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Which poem for me to read at a funeral or your own ideas

(12 Posts)
twinsetandpearls Fri 19-Sep-08 00:00:58

I am speaking at my grandmas funeral tomorrow and wanted to end with a poem.

My gran was quite a dificult charactar and as a consequence there will only be about half a dozen of us there. She was someone who refused to conform and has done lots of very eccentric things. When I was yonger she spent lots of time with me teaching me about nature and sewing.

I have 2 choices so far
Lots of us perhaps did not give enough time to my gran as as she was difficult and even cruel and let other things get in the way . I think we could also learn from her to live life to the full or break rules. THis leads me to choice one:

Have you ever watched kids
On a merry-go-round?

Or listened to the rain
Slapping on the ground?

Ever followed a butterfly’s erratic flight?
Or gazed at the sun into the fading night?

You better slow down.
Don’t dance so fast.

Time is short.
The music won’t last.

Do you run through each day
On the fly?

When you ask: How are you?
Do you hear the reply?

When the day is done,
do you lie in your bed

With the next hundred chores
Running through your head?

You’d better slow down.
Don’t dance so fast.

Time is short.
The music won’t last.

Ever told your child,
We’ll do it tomorrow?

And in your haste,
Not see his sorrow?

Ever lost touch,
Let a good friendship die

Cause you never had time
To call and say, “Hi”?

You’d better slow down.
Don’t dance so fast.

Time is short.
The music won’t last.

When you run so fast to get somewhere
You miss half the fun of getting there.

When you worry and hurry through your day,
It’s like an unopened gift thrown away.

Life is not a race.
Do take it slower.

Hear the music
Before the song is over.

Or a suggestion from mumsnetter drawing on the idea that she was eccentric

When I am an old woman, I shall wear purple
with a red hat that doesn't go, and doesn't suit me.
And I shall spend my pension on brandy and summer gloves
and satin candles, and say we've no money for butter.
I shall sit down on the pavement when I am tired
and gobble up samples in shops and press alarm bells
and run my stick along the public railings
and make up for the sobriety of my youth.
I shall go out in my slippers in the rain
and pick the flowers in other people's gardens
and learn to spit.

You can wear terrible shirts and grow more fat
and eat three pounds of sausages at a go
or only bread and pickles for a week
and hoard pens and pencils and beer nuts and things in boxes.

But now we must have clothes that keep us dry
and pay our rent and not swear in the street
and set a good example for the children.
We must have friends to dinner and read the papers.
But maybe I ought to practice a little now?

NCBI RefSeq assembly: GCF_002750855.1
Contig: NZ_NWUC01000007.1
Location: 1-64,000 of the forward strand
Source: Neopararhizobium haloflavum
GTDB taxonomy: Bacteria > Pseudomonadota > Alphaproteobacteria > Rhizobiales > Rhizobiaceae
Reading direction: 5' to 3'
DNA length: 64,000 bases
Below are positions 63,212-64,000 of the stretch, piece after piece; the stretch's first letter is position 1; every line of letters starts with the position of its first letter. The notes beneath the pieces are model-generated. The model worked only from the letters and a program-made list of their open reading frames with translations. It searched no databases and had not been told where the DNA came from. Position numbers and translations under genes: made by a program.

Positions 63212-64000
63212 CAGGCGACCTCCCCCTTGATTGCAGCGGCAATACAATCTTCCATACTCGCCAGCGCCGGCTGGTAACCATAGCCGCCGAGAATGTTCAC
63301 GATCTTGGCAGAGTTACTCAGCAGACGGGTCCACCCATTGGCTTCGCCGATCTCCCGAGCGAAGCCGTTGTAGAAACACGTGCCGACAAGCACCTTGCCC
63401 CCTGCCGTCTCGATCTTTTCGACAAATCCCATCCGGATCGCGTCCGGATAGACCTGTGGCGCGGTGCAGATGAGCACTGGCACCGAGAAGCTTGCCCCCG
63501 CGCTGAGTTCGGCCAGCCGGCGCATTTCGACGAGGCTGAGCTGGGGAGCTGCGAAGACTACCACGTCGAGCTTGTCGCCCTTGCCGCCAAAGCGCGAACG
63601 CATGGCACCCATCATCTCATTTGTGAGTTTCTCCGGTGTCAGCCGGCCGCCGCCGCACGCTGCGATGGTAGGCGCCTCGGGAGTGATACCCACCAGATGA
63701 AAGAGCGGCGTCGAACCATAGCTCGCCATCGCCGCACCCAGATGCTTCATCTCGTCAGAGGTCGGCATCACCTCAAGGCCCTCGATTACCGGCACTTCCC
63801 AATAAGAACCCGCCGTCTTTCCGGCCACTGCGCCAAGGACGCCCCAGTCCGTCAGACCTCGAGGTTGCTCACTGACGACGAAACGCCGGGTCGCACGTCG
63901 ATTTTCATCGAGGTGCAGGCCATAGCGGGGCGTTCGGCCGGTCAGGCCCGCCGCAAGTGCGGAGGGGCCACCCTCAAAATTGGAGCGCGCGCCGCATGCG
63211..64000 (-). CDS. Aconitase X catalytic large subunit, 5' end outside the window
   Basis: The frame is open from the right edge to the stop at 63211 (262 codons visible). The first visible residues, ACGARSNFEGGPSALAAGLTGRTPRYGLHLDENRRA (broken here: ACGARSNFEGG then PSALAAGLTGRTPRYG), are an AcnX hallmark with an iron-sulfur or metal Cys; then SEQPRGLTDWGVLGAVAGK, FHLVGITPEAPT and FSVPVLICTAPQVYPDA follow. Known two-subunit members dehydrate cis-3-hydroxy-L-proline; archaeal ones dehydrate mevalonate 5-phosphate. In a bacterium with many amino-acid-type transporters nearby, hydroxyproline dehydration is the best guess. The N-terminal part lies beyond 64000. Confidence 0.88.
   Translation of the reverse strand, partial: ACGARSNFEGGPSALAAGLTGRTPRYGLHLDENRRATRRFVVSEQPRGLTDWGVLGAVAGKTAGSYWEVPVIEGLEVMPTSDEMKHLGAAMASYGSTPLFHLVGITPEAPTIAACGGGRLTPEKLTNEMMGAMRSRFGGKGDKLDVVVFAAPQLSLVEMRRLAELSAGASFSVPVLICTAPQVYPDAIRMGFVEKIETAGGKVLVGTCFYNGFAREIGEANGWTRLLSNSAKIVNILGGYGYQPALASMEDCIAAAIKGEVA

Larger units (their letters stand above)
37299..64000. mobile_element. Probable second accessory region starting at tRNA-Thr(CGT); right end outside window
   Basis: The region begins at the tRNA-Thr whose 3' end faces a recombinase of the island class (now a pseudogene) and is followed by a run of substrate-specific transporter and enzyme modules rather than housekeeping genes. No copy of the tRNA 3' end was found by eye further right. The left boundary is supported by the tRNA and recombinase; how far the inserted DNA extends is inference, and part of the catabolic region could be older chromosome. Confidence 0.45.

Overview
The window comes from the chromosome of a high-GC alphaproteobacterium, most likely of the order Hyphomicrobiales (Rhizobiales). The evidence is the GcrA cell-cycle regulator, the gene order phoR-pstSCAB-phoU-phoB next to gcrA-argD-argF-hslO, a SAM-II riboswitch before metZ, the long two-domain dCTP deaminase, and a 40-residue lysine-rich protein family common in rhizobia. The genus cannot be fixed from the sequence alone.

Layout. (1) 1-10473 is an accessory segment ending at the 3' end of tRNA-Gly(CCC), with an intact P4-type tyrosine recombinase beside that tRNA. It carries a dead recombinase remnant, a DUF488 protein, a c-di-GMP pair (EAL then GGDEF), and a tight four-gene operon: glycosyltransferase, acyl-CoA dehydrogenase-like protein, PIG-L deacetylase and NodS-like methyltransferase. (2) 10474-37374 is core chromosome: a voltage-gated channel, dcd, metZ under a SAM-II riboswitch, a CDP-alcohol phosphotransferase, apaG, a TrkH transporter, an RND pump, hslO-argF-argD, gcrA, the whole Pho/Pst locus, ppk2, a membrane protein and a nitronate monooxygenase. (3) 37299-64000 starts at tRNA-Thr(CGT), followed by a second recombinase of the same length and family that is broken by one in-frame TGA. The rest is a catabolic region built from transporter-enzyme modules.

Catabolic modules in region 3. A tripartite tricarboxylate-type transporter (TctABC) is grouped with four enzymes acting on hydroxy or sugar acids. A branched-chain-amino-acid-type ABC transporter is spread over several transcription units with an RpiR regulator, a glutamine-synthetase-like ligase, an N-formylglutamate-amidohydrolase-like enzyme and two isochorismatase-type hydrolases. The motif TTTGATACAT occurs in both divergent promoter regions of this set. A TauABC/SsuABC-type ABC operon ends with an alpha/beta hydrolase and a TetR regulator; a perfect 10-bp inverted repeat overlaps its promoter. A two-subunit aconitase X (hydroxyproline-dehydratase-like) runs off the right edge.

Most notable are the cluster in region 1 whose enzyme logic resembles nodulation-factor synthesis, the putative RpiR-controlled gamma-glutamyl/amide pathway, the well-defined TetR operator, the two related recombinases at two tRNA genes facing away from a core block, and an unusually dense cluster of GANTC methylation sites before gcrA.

So people who know me are not too shocked and surprised
When suddenly I am old, and start to wear purple.

I am concerned if this will offend anyone especially as she died in a lot of debt.

.

thumbwitch Fri 19-Sep-08 00:04:13

Who are you likely to offend? Others in your family? If not, then don't worry about that.

If you think it is appropriate, use it. I like the 2nd one, it is the one I was going to suggest for you as well.

Hope it goes well (as well as these things can anyway)

sleepycat Fri 19-Sep-08 00:04:23

Message withdrawn at poster's request.

twinsetandpearls Fri 19-Sep-08 00:11:04

My mum was not sure about the second poem and I am not sure if her sister would see it as a fond nod to her eccentricity or a little disrespectful.

twinsetandpearls Fri 19-Sep-08 00:11:48

My sisters both like the second one, it was my choice until I saw the first one and now I can;t decide.

If anyone can think of anything e;se please say.

mamazee Fri 19-Sep-08 00:13:23

i like the first one. i really like Mary oliver poems but i don't know if there is an appropriate one ?
good luck...hope it goes ok

Califrau Fri 19-Sep-08 00:18:26

Message withdrawn at poster's request.

thumbwitch Fri 19-Sep-08 00:21:57

perhaps then you could 'do a Reader's Digest' on them both - use an abridged version and take out any reference to spending all her money or anything you think would offend. THe only other one I can think of would be this one:
Henry Scott Holland (1847-1918), Canon of St Paul's Cathedral
Death is nothing at all...I have only slipped away into the next room...I am I and you are you...whatever we were to each other, that we are still. Call me by my old familiar name, speak to me in the easy way which you always used. Put no difference into your tone: wear no forced air of solemnity or sorrow. Laugh as we always laughed at the little jokes we enjoyed together. Play, smile, think of me, pray for me. Let my name be ever the household word that it always was. Let it be spoken without effect, without a ghost of a shadow on it. Life means all that it ever meant. It is the same as it ever was; there is absolutely unbroken continuity. What is this death but a negligible accident? Why should I be out of mind because I am out of sight? I am but waiting for you, for an interval, somewhere very near, just round the corner...All is well.

We used that one at my nan's funeral.

twinsetandpearls Sun 21-Sep-08 10:16:30

I did the first one with some memories, got to the end but it was in a very squeaky I am about to cry voice.

cathcat Sun 21-Sep-08 12:12:15

Well done, it must have been very hard. I hope it went okay and you were all able to say goodbye to her.

twinsetandpearls Sun 21-Sep-08 14:50:13

Thanks cathcat.

thumbwitch Sun 21-Sep-08 23:19:14

well done Twinset - I applaud your ability to do it at all. I would have been completely incapable of speaking at any of my recent family funerals so hats off to you.

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